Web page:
Image by Flickr user roger4336 Graham addresses Congress over his plan.
Update June 21: S.C. State Ports Authority and Army Corps of Engineers officials signed a cost-sharing agreement authorizing a feasibility study that will investigate the deepening of the Charleston Harbor.
Specifically, the study will look into deepening the harbor more than 45 feet. State and federal governments will share the cost of the study.
The feasibility study could take anywhere from two to eight year.s After it's completed, a recommendation will be made regarding how deep to dredge the Charleston Harbor.
Get more information over at Charleston Regional Business Journal's report here.
Update May 18, funded! It took a quarter of a year, but the Charleston Port got it's need $50,000 to kick of the dredging work — in fact, they received $150,000.
And, in what's nearly as news worthy as the funding announcement, is how U.S. Sen. Lindsey Graham (R), U.S. Rep. Tim Scott (R), and U.S. Rep. Jim Clyburn (D) all seemed to call a political cease fire to announce the funding deal together. It's a plus one for team work and a smack to U.S. Sen. Jim DeMint (R) who hasn't been advocating the funding.
At any rate, for many details I'll direct you to The Post and Courier's report.
Update May 2, money in the bag? "Optimistic" is the word of the day.
Rep. Jim Clyburn's office thinks their "administrative" method may yield results when the U.S. Army Corps of Engineers releases it's funding list later this month.
Check out The Associated Press' report on the news over here.
Update April 23, Clyburn says he's making progress: Not to be outdone by South Carolina's U.S. Senator Lindsey Graham (R), House Rep. Jim Clyburn (D) is saying his "administrative" solution is making progress.
In a written release he's said, "The indications that I have received from the Vice President’s office are very positive, and I look forward to having the funding for the Charleston Port study resolved in the coming weeks. I appreciate the support from the White House for our efforts to ensure the Charleston Port remains a vital economic engine."
Expect more on this one in the next couple weeks.
Update April 16, funding for all?: With Democratic Senate Majority Leader Harry Reid backing up Graham's pitch to get funding to Charleston with a bill aimed at studying 12 ports in a deepening lurch.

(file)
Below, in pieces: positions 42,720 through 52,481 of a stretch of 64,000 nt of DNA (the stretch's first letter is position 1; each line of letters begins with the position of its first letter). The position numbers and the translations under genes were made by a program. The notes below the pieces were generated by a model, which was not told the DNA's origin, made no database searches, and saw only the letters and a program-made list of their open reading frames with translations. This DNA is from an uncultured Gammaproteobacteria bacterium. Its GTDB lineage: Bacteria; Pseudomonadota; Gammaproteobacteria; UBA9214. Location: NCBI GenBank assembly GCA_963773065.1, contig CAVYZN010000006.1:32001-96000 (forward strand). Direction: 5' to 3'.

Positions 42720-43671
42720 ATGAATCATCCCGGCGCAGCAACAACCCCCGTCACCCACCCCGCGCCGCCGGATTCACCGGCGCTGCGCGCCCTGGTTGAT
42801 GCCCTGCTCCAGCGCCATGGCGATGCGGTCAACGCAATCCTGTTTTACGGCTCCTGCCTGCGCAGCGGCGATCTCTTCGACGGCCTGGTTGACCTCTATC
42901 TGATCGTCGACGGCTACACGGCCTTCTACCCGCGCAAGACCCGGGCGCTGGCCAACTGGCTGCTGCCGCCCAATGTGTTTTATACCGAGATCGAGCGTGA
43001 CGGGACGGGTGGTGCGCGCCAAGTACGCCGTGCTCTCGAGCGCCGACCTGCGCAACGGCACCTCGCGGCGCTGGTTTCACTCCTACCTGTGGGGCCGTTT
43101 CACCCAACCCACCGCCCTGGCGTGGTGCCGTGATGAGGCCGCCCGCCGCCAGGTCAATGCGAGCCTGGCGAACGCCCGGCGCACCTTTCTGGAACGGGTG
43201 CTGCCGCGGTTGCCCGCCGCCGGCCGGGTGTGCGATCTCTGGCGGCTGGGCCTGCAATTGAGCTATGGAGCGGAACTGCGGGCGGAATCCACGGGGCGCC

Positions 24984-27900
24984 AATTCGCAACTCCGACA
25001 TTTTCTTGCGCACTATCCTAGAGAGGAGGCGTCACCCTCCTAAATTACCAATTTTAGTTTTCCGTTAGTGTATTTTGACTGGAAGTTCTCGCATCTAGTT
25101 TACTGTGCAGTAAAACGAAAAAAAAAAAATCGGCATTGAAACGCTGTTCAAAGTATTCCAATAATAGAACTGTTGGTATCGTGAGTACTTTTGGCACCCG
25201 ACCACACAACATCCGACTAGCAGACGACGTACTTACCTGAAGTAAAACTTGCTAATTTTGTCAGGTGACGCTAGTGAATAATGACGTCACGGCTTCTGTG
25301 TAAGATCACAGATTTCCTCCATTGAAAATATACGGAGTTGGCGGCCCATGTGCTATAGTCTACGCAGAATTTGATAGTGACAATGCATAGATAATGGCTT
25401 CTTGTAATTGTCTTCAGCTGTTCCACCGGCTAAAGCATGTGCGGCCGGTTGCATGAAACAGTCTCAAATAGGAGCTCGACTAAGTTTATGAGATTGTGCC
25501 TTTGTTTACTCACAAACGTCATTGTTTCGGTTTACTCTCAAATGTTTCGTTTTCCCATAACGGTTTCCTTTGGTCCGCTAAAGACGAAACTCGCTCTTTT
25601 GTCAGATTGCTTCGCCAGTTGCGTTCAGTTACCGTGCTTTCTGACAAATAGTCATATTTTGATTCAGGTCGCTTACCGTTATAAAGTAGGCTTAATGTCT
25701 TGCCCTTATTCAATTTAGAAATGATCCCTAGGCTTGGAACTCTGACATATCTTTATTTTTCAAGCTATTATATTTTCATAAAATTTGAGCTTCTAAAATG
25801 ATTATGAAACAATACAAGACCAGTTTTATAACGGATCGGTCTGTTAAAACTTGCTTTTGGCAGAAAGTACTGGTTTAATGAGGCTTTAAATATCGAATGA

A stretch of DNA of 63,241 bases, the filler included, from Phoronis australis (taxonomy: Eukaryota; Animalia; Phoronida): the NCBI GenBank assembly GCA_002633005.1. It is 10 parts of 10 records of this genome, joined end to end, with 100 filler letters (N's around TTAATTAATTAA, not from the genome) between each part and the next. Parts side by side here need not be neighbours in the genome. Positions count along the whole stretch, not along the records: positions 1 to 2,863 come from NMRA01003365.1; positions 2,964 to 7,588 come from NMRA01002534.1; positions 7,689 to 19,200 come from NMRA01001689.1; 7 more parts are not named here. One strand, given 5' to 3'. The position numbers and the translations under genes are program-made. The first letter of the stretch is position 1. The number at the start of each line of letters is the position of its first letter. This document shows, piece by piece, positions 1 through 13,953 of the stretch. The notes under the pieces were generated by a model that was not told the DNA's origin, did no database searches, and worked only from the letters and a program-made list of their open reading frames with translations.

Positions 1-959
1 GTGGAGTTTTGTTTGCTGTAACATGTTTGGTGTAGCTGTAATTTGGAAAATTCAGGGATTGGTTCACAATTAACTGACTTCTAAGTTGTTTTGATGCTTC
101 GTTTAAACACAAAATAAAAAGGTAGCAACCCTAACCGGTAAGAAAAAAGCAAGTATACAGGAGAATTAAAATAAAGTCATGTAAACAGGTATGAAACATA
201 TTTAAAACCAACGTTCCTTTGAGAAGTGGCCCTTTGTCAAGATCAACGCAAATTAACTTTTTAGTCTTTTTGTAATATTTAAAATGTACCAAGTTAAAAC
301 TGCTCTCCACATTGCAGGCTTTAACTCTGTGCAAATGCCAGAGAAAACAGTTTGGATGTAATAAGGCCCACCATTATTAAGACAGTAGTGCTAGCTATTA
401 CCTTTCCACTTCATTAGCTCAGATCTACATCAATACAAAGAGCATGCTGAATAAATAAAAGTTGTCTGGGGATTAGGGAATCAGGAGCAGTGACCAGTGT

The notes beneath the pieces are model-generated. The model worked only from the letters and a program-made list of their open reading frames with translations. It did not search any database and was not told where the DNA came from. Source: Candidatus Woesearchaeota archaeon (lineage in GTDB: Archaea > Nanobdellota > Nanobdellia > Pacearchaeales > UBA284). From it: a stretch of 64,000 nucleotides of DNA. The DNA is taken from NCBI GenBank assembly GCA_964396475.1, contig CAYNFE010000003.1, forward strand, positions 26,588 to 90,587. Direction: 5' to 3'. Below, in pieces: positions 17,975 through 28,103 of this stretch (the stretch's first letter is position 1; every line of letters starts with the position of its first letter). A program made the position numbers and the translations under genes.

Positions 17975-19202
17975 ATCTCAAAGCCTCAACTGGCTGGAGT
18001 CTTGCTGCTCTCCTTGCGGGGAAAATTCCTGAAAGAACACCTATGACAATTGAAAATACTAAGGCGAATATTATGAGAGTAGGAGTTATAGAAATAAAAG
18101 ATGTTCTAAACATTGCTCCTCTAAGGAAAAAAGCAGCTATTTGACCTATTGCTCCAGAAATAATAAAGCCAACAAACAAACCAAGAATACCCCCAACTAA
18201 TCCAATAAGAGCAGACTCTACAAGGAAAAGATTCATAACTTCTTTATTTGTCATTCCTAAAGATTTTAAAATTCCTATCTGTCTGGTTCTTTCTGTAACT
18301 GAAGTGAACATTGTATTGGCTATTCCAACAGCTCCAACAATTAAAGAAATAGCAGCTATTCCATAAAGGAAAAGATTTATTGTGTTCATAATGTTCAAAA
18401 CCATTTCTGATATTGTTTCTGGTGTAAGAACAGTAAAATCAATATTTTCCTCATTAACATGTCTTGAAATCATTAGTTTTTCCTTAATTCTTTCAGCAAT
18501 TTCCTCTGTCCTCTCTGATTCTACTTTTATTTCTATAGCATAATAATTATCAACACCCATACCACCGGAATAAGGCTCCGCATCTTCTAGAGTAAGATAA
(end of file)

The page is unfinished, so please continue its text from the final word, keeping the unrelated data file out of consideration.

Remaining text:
Meanwhile Rep. Jim Clyburn is saying he's pursuing an administrative way to secure the funds.
Head on over to Columbia Regional Business Report for a nice report on the latest.
Update April 13, more talk: Another month has passed and Graham is back in the spotlight now with fellow Republican U.S. Rep. Tim Scott alongside to push the "merit based" funding criteria.
A few casual observances:
- Somewhat surprisingly DeMint hasn't been a big player in the merit idea;
- The merit idea has the (bonus?) side effect of likely putting Charleston's dredging ahead of Savannah's which is ahead in funding, but requires more dredging.
- Dem. Clyburn has been promising to get the funding (details below) has yet to materialize.
Update March 15, 'merit based': U.S. Senator Lindsey Graham is pushing a new "merit based" plan for harbor deepening.
The general idea is that all ports looking to reach 50 feet would be assessed to see which make the most sense to be deepened. And the case thus far is that since Charleston is already at 45 feet it has a very good case.
And perhaps a better case than Savannah at a current 42 feet.
Of course there's lots of nitty gritty, head on over to The Post and Courier's report to get up to speed.
Update February 26, more bellyaching: The Post and Courier has penned an editorial that, basically, calls out our state's elected members of Congress for not coming together to get the job done and funding secured.
The editorial bemoans how a "paltry" $400,000 in federal funding is what is pushing the ailing Charleston ports further and further behind — it makes one wonder why our state and business leadership is willing to wait for $400,000 in federal funding and not just find another way to pay for a "paltry" study to enable a multi-million investment in dredging in a multi-billion shipping industry.
At any rate, read the paper's editorial here.
Update February 25, Clyburn vows to get: U.S. House Rep. Jim Clyburn (D) is promising to get the $400,000 for the study.
It sounds like he'll treat needed work at the ports of Georgetown and Charleston as infrastructure projects; read about his idea and promise at The Post and Courier.
Question is, what will yield better results: Clyburn's method or U.S. Senators Jim DeMint (R) and Lindsey Graham's (R) tact to restructure funding process for ports?
First reporting: Disappointment is being expressed that the budget recently proposed by President Barack Obama doesn't include $400,000 to kickstart at $250 million deepening of the Charleston Harbor.
Still, in a report over at The Post and Courier, the paper explains there's hope that the money could find its way in during budget debate or when the Army Corps of Engineers assigns dollars later this year; read that report here.
Over in Georgia folks aren't thrilled either, while they saw a $600,000 amount for a study to deepen the Savannah River, they had hoped $400 million in federal funds would be pledged for the deepening; read about that in this WSAV report.
Update February 16: There's incremental follow up on this one today.
Live 5 News has a general video report about the matter and notes that if the state waits for the project to be funded by the Army Corps of Engineers funds, we won't know until at least March when the agency gets its new budget; watch that video here.
In the politics connection, The State has published a report that details infighting from South Carolina's congressional delegation about not uniting for the funding; read that report here.